You are an angel for being there for your daughter. Having that kind of support makes an incredible difference for someone suffereing from Meniere's.

    Bob W
  14. dizzyshaney

    dizzyshaney New Member

    The thing I find the hardest with my 1 year old daughter is the bending down to pick her up. I have BBPV as well as MM so a sudden movement can be awful. I can't play 'rough' with her like her Dad can because I need to be sat still or stood still really. Also she has started to screech a lot and that is so difficult to deal with as I just want to shout at her to stop but I can't!! Luckily I don't have severe vertigo attacks very often and never drop attacks. Hopefully the hearing loss I'm experiencing will be a slow decline because my husband is profoundly deaf (not through MM). I wish your daughter loads of luck xxx
  15. jwebb

    jwebb New Member

    I have 3 kids and was diagnosed with MM about 3 years ago. The first 6 months were the worst for me.
    My kids were 4, 6, and 8 when I first started having attacks. I still feel so guilty about having this disease but I'm starting to come to terms with it a bit. I have had to leave more then one family outing because of symptoms.

    Your daughter will heal faster knowing that someone is there to take care of the kids. The stress and the guilt are very difficult. I didn't have anyone to come and take care of my son while the others were at school and had to rely on the TV to help me through it.

    My youngest is just 7 now and I still have attacks but the kids tend to understand that I'm out of the picture when things are bad. I have a husband that takes over and am thankful for that.

    My heart goes out to your daughter. It's not easy and most people don't understand the condition but it will get easier with time.

    Best of luck.
  16. Tara

    Tara New Member

    I raise my six year old on my own, and it's hard. Fortunately, he's quite sensitive, and has lots of stuff to keep him occupied. If I'm in bed, he'll come play in the room to keep me company, or snuggle in bed with me. I'm learning to always have snacks ready just in case, then he can get them himself. I don't really have much help, both my parents are gone, and no one lives all that close. Somehow, we manage though.
  17. carolyn33

    carolyn33 New Member

    Saggy, she is very lucky to have you.
  18. Bluesky

    Bluesky New Member

    My daughter was 1 when I became going on 10.

    It has been very tough..since there are times when Im very sensitive to sounds and screaming kids just crank up my tinnitus no end.

    I don't like kids now :D
  19. princessmommy

    princessmommy New Member

    My mom is a lot like the original poster, she lived very close and helped me on several occasions when the vertigo was terrible. I am SOOOO grateful for her. We recently moved about 45 minutes away and I am nervous about needing her, but she was there when I was going through the worst (hopefully) of it. I have had MM for a long time but it started to get really unbearable and untreatable when my kids were 2 1/2 and 6 months. I endured 6 months of horrific attacks, about 2-3 a week lasting about 4-5 hours in length, and I spent many days in the bathroom. Broke down and bought a Tivo, recorded all their favorite shows. Put the phone in an area when my 2 1/2 could get it (and give it to me) and I always had toys out all the time for them. If I was having an off day i'd take out 2 or 3 bins of toys that they hadn't played with in days and I rotated them this way. I was in a daze with all the Zanax I was taking, but somehow I managed. We bought some outdoor toys and my husband bought me a nice chair to sit in that I could have my head supported but still get out of easily and I spent many days out there with them.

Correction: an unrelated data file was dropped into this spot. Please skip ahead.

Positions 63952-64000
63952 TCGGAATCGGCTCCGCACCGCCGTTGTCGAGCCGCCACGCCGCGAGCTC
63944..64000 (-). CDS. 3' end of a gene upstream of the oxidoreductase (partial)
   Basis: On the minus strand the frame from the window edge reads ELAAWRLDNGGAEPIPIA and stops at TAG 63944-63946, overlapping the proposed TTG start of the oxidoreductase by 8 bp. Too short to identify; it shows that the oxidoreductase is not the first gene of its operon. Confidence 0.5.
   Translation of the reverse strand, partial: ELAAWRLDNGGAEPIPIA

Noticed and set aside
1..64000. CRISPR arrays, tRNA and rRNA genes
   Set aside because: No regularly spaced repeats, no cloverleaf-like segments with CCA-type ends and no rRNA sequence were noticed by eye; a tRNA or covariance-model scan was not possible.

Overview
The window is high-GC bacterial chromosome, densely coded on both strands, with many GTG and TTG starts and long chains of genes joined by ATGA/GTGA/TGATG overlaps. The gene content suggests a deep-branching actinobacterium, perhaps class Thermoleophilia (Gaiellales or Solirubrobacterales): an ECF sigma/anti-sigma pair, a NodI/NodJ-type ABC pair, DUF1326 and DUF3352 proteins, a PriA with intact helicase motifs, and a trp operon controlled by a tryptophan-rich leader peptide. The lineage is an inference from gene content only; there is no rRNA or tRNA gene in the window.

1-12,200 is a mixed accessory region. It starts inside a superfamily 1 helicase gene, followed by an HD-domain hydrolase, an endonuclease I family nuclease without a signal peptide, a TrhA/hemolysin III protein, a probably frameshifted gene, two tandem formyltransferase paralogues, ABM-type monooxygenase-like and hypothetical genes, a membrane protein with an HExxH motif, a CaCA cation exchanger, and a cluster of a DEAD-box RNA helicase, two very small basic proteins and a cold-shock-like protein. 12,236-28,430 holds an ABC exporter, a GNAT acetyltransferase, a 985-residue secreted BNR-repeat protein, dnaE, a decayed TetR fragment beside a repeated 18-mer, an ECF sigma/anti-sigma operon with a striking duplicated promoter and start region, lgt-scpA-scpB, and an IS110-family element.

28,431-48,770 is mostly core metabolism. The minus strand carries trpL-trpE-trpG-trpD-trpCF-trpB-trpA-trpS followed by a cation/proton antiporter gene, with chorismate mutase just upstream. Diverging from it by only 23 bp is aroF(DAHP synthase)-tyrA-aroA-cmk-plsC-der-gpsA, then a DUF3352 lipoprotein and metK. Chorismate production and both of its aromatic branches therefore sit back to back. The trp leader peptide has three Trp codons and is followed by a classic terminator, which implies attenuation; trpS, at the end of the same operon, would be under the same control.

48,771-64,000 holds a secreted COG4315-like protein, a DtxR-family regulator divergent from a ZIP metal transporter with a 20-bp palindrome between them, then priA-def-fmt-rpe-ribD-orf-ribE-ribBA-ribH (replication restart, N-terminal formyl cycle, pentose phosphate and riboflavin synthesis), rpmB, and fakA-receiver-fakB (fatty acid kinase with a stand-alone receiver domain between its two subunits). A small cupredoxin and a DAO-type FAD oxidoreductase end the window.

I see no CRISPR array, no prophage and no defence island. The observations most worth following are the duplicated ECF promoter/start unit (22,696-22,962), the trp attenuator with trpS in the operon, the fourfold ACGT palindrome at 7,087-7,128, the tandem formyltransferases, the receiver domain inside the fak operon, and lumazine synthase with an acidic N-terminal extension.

I kept a bowl and washcloth with some medicine (zofran, zanax) in the bathroom. I also had a ziploc baggie with "color wonder" markers and coloring books that I had in there too so if my toddler needed me, I could give her that and it would occupy her for a while. I also kept a bouncy seat just outside the hallway from the bathroom and put my baby in there. I had a bag of cherrios and snacks there too. I did need a lot of help and had a lot of help but there were many days that I just couldn't call someone because I felt so terrible asking people again and again to help. That is why my Mom was so crucial to my recovery after shunt surgery (which was terrible) and still a great support today.

    Your daughter is stronger than she thinks. The worst, after the veritgo and other symptoms, is the depression that comes from having your life completely not your own. Have her go see a counselor to talk if need be and I'm sure your love and support is extremely welcomed and appreciated! people on this forum are great and are willing to help as well, have her post and she will be surprised at how many people have been or are in her shoes.
  20. Seadog

    Seadog Ambidextrous dumb-ass with out coffee

    After a business trip 10 years ago I was walking down the stairs carrying a very happy little boy. Next thing I new he had a broken leg and I had a dislocated shoulder. Yup baaaad night.

    We scheduled my first shunt the next week.